Novel lithography-free method yields durable antireflective glass surfaces

A team of researchers from ICFO and Corning Incorporated has developed a new method for fabricating anti-reflective (AR) surfaces achieved through nano-structured surfaces using a lithography-free process. The innovative method, described in the journal ACS Applied Materials and Interfaces, utilizes thermally dewetted silver as an etching mask to create nanohole structures on glass surfaces, significantly reducing light reflection.


Anti-reflective (AR) surfaces are valued for their ability to minimize unwanted reflections, enhancing the efficiency of various optical devices such as laser optics, camera lenses, eyeglasses, touchscreen displays, and solar harvesting systems. Several alternative strategies to that of the traditional multilayer anti-reflective coating procedure have been developed to increase the performance and versatility of optical devices. Using bio-inspired nano-scale structures, such as nanopillars or nanoholes, directly onto a substrate surface enables the manipulation of light paths and reduces the reflection across a broad spectrum and wide range of angles.

However, the fabrication of these nano-structured surfaces with the desired properties is rather complex, often involving multistep lithography methods, limiting their widespread adoption due to cost and scalability constraints.

Now, in a new study, ICFO researchers Iliyan Karadzhov, Bruno Paulillo, and Juan Rombaut, led by ICREA Professor at ICFO Valerio Pruneri, in collaboration with Corning Incorporated researchers Karl W. Koch and Prantik Mazumder, describe a simplified method that achieves nanostructured AR surfaces. This approach uses thermally dewetted thin silver films as etching masks to generate subwavelength nanohole structures on the glass surfaces, characterized by its simplicity and cost-effectiveness by avoiding complex lithography. The results of this study have been recently published in the journal ACS Applied Materials and Interfaces.

Silver and nickel layers

The fabrication process involves three main steps. Initially, silver nanoparticles are obtained by quickly thermally annealing an ultra-thin silver film onto a glass substrate. These particles then serve as a base for a secondary etching mask, created by depositing a thin nickel layer over the silver nanoparticles and performing selective chemical wet etching. Finally, this mask is used in a dry etching process to carve nanoholes of varying depths into the glass surface.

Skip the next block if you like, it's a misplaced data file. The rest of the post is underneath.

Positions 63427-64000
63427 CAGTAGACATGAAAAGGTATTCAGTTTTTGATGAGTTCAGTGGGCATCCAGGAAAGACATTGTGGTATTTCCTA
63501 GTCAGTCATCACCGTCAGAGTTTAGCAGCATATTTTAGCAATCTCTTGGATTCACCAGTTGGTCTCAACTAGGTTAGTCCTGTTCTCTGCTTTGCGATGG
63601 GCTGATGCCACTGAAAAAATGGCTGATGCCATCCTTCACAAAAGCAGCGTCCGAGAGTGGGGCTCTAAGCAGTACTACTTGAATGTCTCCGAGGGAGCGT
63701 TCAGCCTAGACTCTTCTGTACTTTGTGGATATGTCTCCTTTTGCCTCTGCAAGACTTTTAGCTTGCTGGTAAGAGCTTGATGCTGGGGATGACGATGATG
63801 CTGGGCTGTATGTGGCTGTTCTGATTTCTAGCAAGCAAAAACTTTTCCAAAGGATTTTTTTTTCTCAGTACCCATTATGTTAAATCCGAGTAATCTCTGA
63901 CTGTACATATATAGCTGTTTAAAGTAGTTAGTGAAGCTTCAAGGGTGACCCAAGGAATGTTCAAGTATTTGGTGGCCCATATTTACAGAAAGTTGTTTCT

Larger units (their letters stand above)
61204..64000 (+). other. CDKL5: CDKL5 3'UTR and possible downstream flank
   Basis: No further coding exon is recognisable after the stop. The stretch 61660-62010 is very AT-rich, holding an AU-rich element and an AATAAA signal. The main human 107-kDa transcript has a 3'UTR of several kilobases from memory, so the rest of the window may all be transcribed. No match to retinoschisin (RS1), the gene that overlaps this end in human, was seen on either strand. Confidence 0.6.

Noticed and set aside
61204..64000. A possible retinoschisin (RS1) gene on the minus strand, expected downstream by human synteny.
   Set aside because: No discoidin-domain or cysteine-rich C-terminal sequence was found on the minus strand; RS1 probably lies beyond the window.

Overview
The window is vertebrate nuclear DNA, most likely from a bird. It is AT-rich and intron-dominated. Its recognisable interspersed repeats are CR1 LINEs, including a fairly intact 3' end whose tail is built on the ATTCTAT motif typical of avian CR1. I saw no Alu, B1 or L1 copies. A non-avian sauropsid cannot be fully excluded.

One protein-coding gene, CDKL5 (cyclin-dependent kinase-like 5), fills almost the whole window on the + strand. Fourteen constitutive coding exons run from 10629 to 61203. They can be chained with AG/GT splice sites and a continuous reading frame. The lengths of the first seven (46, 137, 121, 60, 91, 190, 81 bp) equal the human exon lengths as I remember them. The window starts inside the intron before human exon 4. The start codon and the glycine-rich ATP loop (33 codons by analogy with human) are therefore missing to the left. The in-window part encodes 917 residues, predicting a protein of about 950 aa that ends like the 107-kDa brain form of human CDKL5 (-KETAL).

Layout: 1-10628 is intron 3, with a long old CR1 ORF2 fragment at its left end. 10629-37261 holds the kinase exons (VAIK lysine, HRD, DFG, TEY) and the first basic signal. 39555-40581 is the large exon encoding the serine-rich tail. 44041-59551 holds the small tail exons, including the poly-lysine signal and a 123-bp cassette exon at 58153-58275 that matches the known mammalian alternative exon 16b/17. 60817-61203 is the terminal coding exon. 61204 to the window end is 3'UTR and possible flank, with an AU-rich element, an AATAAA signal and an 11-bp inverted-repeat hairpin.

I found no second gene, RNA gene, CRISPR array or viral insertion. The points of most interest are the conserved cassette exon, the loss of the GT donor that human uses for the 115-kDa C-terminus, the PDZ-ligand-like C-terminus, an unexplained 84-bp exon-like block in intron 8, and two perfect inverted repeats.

Schematic illustration of the three main steps of the new method

“Nanoholes are tiny, irregularly arranged cavities on a surface that significantly reduce light reflection by smoothly transitioning the refractive index from air to substrate,” explains Iliyan Karadzhov, an early-stage researcher at ICFO in the NANO-GLASS project. “They were chosen for their superior mechanical durability compared to other nanostructures like nanopillars and their ability to provide excellent AR properties with minimal light scattering,” adds the first author of the study.

The final arrangement and depth of these nanoholes are determined by the initial thickness of the silver film and the duration of the dry etch process. The team fabricated several samples with varying initial masks and hole depths, testing their performance by measuring both transmittance and reflectance in the visible and near-infrared ranges. The newly developed AR surfaces exhibited a broadband omnidirectional response that achieves transmittance levels exceeding 99% in both the visible and near-infrared ranges, as well as maintaining high transmittance even at steep angles of incidence (up to 60 degrees).

Lateral view of the nanoholes carved on the glass substrate taken with Scanning electron microscope (SEM) showing their depth.

Durable surfaces

The samples also demonstrated mechanical robustness and durability in abrasion tests. “One challenge was ensuring that the nanohole structures remained intact during abrasion tests while maintaining high optical performance,” recalls Karl W. Koch, a researcher at Corning Incorporated. “This was overcome by optimizing the nanoholes’ geometry and the fabrication process to balance the mechanical and optical properties. Another challenge was scaling the fabrication method for large-area applications, which was addressed by leveraging scalable techniques like thermal dewetting,” he adds.

“This process not only simplifies the fabrication of nanostructured antireflective surfaces but also enhances the mechanical resistance to abrasion, a critical factor for various applications,” has stated Prantik Mazumder, a Corning Incorporated researcher.

“This new lithography-free method provides new possible solutions to the development of optoelectronic devices that require high transmission and durability,” concluded Valerio Pruneri, the leading author of the study and NANO-GLASS project coordinator.

Original article

Karadzhov, I., Paulillo, B., Rombaut, J., Koch, K.W., Mazumder, P., and Pruneri, V. Mechanically-durable antireflective subwavelength nanoholes on glass surfaces using lithography-free fabrication. ACS Appl. Mater. Interfaces 2024, 16, 15, 19672–19680. DOI: http://doi.org/10.1021/acsami.3c15391

Further information

Iliyan Karadzhov (ESR1) individual research project